Offline mode allows users to check out the desktop and use it on a PC or laptop, for instance when travelling on a train and then check it back in and synchronise the changes when returning to the office.
ThinApp simplifies application delivery by encapsulating applications in portable packages that can be deployed to many end point devices while isolating applications from each other and the underlying operating system.
ThinApp virtualizes applications by encapsulating application files and registry into a single ThinApp package that can be deployed, managed and updated independently from the underlying operating system (OS). The virtualized applications do not make any changes to the underlying OS and continue to behave the same across different configurations for compatibility, consistent end-user experiences, and ease of management.
PCoIP supports WAN connections with less than 100kbps peak bandwidth with up to 250ms of latency however I recommend a minimum 1Mbps upload speed across the WAN with less than 150ms of latency.
PCoIP sessions average bandwidth for an active office worker may be in the 80-150kbps range. This drops to nearly zero when not in use.
It is recommended that the infrastructure is using an offload card as PCoIP rendering is fairly resource intensive on the hosting server.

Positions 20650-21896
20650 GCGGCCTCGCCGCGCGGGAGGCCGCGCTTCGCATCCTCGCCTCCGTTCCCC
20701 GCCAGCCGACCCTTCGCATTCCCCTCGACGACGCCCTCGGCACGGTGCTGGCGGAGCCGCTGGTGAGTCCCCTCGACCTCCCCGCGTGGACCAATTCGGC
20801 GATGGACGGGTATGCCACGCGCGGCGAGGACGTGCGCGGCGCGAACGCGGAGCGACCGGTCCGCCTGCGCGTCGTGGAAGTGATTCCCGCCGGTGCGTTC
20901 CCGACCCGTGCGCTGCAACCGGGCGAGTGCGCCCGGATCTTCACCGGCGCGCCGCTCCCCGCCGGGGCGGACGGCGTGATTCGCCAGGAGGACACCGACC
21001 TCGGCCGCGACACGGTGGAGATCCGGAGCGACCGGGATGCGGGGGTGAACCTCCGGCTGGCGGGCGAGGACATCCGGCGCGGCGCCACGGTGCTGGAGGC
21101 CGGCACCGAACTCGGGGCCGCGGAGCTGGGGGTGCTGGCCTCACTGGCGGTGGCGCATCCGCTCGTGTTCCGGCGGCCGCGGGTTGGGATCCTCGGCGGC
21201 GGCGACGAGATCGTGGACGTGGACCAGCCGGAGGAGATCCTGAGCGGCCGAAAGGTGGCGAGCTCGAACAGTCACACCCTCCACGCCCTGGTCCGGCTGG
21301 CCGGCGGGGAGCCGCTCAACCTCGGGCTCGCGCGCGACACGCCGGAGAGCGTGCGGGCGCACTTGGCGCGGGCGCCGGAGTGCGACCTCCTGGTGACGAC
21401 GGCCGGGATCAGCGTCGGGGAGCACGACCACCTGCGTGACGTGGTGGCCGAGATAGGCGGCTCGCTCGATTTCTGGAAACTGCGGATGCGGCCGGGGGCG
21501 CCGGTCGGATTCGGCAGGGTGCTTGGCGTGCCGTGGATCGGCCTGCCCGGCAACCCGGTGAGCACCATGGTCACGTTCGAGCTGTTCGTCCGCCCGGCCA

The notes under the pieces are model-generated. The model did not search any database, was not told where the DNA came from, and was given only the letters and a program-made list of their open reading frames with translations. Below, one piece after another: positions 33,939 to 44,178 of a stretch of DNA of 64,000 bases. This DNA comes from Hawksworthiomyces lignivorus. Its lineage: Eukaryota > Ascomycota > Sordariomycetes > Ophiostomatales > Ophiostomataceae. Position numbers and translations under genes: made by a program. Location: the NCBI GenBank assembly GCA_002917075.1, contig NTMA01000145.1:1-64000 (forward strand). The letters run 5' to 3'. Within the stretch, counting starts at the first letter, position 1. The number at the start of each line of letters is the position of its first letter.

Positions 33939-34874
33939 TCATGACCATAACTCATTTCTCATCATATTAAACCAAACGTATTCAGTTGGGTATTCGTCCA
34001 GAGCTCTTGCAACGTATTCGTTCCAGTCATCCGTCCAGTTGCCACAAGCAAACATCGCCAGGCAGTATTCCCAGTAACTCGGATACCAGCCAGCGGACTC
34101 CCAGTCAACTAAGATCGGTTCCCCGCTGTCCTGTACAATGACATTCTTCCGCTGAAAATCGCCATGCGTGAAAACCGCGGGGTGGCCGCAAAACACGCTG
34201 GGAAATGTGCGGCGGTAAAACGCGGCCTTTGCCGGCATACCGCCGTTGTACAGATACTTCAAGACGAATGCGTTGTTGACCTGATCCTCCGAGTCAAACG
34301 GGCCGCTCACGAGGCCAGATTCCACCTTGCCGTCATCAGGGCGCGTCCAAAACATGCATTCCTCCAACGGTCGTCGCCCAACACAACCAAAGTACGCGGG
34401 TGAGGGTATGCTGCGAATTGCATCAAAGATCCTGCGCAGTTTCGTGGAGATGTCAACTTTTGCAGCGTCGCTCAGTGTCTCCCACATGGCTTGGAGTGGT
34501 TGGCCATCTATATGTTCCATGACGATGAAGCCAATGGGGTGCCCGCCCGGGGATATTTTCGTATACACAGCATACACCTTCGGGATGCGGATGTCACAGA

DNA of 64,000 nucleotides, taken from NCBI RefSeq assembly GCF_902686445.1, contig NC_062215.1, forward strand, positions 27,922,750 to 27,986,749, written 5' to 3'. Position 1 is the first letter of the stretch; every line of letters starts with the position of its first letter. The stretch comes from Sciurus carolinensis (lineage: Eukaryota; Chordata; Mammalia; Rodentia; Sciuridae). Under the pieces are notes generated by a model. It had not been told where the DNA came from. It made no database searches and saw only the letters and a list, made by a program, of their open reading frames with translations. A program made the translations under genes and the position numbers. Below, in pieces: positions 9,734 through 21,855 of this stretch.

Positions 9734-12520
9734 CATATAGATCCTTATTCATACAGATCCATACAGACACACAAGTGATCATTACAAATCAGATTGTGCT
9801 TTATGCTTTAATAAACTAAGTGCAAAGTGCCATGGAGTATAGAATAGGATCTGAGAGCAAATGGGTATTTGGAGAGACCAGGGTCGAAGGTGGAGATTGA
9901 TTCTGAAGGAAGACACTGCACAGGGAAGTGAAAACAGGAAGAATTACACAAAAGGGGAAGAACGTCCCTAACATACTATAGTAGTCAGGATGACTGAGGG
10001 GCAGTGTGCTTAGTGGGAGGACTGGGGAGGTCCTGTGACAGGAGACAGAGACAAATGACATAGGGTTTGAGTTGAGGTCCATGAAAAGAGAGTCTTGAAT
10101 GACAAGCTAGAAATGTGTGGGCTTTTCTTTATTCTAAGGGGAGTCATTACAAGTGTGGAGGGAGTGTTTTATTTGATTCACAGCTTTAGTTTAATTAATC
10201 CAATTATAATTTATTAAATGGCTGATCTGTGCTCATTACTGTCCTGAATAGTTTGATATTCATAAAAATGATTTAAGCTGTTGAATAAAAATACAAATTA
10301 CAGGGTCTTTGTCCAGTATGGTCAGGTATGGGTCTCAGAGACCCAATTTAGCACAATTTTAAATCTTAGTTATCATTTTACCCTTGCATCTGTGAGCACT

A PCoIP security gateway removes the need for a VPN connection. This became available in the latest VMware View 4.6 release.
Modern thin client devices like the zero clients from Wyse are designed specifically for connecting to a virtual desktop environment, these devices support PCoIP out of the box with no major configuration required to connect them to the virtual desktop infrastructure.
vShield Endpoint provides an API to allow third party anti-virus vendors a way of scanning machines at the Hypervisor level, rather than at the individual virtual machine level, removing unnecessary load from the individual clients.
In the future this will be the standard way that anti virus scanning will be completed with virtual desktop infrastructure, and server infrastructure also. The current offerings are from Trend-Micro only which is limited to scanning 15 machines per virtual appliance. But future developments from other providers may support more virtual machines.
vShield Endpoint is included in the cost of VMware View Premier.
ThinPrint allows a view client to utilise the print devices installed on the connecting client machine so that a user can seamlessly print to their default local printer without having to install any drivers.
VMware View is available using two licensing models, Enterprise and Premier. The differences between the two are illustrated in the table below.
Windows 7 requires a KMS server for automatic server provisioning. This can be a 2003, 2008 and a 2008 R2 server however they have the following caveats.
Hardware requirements will vary depending on individual circumstances, however as a ball park figure use the figures below as a guideline.
A view infrastructure to support 30 & 100 users will require the following core components.
Two ESXi hosts (Minimum) ideally three - two for Workstations one for servers. (Existing Virtual infrastructure will do for servers.) (Approx. 32GB RAM, dual core, For 30 VM’s)
Four ESXi hosts - Three for Workstations one for servers (Approx. 48GB RAM, dual core, R710 for 35 VM’s)
To leverage the advanced VMware features HA and DRS, shared central storage is required.
This can be achieved using a storage area network. (SAN)